PASTOR OF THE REFORMED PRESBYTERIAN CHURCH,
Surely the Lord God will do nothing, but he revealeth his secrets unto his servants the prophets. AMOS.
But the wicked shall do wickedly: and none of the wicked shall understand; but the wise shall understand. DANIEL.
PUBLISHED BY WHITING AND WATSON, EASTBURN, KIRK & CO.
NEW-YORK; AND BY WILLIAM W. WOODWARD,
PAUL AND THOMAS, PRINTERS.
TO those who heard the Lectures on Prophecy delivered from the pulpit, and at whose solicitation the resolution to give them publicity from the press was adopted, the author owes an explanation.
It was impossible to comprise in one volume of moderate size the whole of his Discourses on the Apocalypse: and it would be indiscreet to present to the subscribers two volumes instead of one. He has pursued a middle course. He has comprised, so far as the text would admit of it, the prospective history of modern times, in the Lectures which he has published; and he has reserved the remaining Lectures for a subsequent publication at a convenient time.
1814-Alexander McLeod.-An explanation of the need to avoid political bias in interpretation of the Book of Revelation and how this book should help us form an interest in the future of the church.
1814-Alexander McLeod.-An argument for the dating of the Revelation together with an outline of the several divisions in the book and their meanings.
1814-Alexander McLeod.-A careful exposition of the sealed book and the context of its appearance in the narrative together with the significance of its being opened. To this, McLeod adds a series of reflections.
1814-Alexander McLeod.-This chapter discusses the period of the seals between the reign of Domitian and the rise of Constantine. There is herein a careful examination of the context and symbols of this period.
1814-Alexander McLeod.-In this lecture, McLeod speaks of the period of the trumpets. In it, he chronicles the course of the Roman empire after Constantine until its eclipsing by the Vandals and Huns.
1814-Alexander McLeod.-This chapter develops the interpretation of two of the Wo trumpets. This lecture involves a detailed exposition of the rise of Islam and its place in prophecy.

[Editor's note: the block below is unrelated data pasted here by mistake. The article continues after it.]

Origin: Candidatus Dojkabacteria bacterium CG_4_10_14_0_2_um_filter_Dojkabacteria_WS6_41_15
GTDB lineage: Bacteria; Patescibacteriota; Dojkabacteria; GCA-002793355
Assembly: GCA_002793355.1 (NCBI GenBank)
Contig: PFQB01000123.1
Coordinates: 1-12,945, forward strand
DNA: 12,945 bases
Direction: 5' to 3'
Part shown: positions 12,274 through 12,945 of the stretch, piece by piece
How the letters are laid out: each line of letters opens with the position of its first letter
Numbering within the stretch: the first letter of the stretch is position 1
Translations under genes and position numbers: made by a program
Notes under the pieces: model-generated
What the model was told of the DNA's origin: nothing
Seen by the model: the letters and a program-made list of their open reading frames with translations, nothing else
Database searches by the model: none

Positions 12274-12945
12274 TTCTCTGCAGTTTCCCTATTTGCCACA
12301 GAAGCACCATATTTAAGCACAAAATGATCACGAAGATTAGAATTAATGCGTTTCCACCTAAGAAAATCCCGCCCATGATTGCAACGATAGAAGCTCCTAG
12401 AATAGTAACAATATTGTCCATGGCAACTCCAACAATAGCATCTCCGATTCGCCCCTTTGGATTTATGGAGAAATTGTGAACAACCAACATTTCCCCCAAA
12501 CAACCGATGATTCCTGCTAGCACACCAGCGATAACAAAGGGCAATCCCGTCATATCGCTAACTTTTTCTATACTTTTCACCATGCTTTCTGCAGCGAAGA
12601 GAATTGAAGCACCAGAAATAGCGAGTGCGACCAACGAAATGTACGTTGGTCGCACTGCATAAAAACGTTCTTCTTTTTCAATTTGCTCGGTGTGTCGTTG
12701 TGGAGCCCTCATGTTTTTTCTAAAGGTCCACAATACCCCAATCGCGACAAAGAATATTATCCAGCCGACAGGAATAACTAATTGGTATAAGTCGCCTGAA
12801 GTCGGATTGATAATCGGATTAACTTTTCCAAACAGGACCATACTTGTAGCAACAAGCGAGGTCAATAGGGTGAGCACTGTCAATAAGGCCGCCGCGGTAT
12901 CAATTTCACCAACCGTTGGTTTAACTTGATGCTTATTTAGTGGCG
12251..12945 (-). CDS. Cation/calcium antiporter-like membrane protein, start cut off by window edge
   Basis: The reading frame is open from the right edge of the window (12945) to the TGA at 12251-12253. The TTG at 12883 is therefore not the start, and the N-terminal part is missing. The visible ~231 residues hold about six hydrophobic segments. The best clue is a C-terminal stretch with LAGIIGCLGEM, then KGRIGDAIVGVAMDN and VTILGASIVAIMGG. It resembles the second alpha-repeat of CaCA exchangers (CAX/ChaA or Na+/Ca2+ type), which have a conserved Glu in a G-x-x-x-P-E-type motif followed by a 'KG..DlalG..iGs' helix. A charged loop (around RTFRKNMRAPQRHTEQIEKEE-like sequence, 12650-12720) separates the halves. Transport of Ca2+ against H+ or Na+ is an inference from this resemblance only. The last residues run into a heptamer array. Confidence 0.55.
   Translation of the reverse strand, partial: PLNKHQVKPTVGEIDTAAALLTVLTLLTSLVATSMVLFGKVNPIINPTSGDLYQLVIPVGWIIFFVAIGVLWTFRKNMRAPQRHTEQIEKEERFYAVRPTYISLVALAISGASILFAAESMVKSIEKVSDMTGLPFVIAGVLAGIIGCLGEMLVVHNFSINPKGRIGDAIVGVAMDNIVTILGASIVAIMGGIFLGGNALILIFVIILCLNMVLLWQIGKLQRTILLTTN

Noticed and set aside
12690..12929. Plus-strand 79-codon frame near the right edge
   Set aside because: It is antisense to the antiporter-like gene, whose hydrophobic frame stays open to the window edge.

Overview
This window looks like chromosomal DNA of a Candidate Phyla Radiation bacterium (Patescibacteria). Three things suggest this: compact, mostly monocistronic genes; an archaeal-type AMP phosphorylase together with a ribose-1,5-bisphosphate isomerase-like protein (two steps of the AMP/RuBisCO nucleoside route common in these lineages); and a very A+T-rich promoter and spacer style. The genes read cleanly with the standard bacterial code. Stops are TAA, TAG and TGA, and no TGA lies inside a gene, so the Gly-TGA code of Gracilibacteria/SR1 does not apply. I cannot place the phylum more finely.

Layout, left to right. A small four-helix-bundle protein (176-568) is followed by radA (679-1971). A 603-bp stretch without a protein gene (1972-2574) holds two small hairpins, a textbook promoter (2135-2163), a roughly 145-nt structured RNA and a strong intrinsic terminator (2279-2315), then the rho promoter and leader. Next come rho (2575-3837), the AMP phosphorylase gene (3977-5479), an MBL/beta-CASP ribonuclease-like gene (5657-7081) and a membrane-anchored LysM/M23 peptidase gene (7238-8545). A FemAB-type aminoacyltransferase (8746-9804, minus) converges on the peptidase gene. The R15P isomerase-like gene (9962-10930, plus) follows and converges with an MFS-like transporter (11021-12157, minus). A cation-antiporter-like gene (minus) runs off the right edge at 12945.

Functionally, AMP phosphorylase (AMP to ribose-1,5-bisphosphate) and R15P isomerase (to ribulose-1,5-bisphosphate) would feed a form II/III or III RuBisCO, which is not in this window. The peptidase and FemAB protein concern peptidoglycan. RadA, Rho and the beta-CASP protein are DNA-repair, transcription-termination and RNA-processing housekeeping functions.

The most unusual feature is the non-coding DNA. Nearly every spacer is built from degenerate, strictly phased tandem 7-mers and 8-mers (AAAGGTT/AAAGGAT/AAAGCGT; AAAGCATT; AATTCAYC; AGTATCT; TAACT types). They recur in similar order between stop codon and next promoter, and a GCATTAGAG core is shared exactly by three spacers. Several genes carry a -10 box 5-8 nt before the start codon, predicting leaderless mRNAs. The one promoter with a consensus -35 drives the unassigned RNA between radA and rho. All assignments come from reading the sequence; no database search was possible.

1814-Alexander McLeod.-In this chapter, M'Leod discusses the seventh trumpet and the wo that accompanies it. This chapter gives a survey of the historical events amongst the European powers and their prophetic significance until Napoleon.
1814-Alexander McLeod.-An explanation of the meaning of the seven vials. This lecture includes many insights into prophetic interpretation and some hints on further study. M'Leod introduces much preparatory material for what follows.
1814-Alexander McLeod.-In this lecture, M'Leod explores several theories regarding the identity of the Antichrist. Ultimately, he rallies the arguments to show that the papacy of Rome is that Antichrist prophesied by Daniel and Paul. This, as he shows, is the Protestant doctrine of the Antichrist.
1814-Alexander McLeod.-This lecture explores the nature of witness bearing, its relation to the witnessing church and a thorough description of who and what constitutes the church of the two witnesses. Hint: they are the two sons of oil.
1814-Alexander McLeod.-A very instructive lecture discussing the identity of the woman, the beast and Michael; with a very interesting explanation of the man-child bearing the rod of iron. It also has a helpful discussion of the historical contest between the dragon and the woman.
1814-Alexander McLeod.-A thorough discussion of the identities of the two beasts-the civil and the ecclesiastical. In the course of this lecture, M'Leod makes a excellent case for applying the number of the beast (666) to Latinus, the Latin empire-civil and ecclesiastical.
1814-Alexander McLeod.-In this final lecture, M'Leod describes the spiritual battle of the witnessing church and its characteristics. While some of his conjectures on dating have proved to be mistaken, his observations have much pertinence for those witnesses who are trying to discern the date of the downfall of antichrist.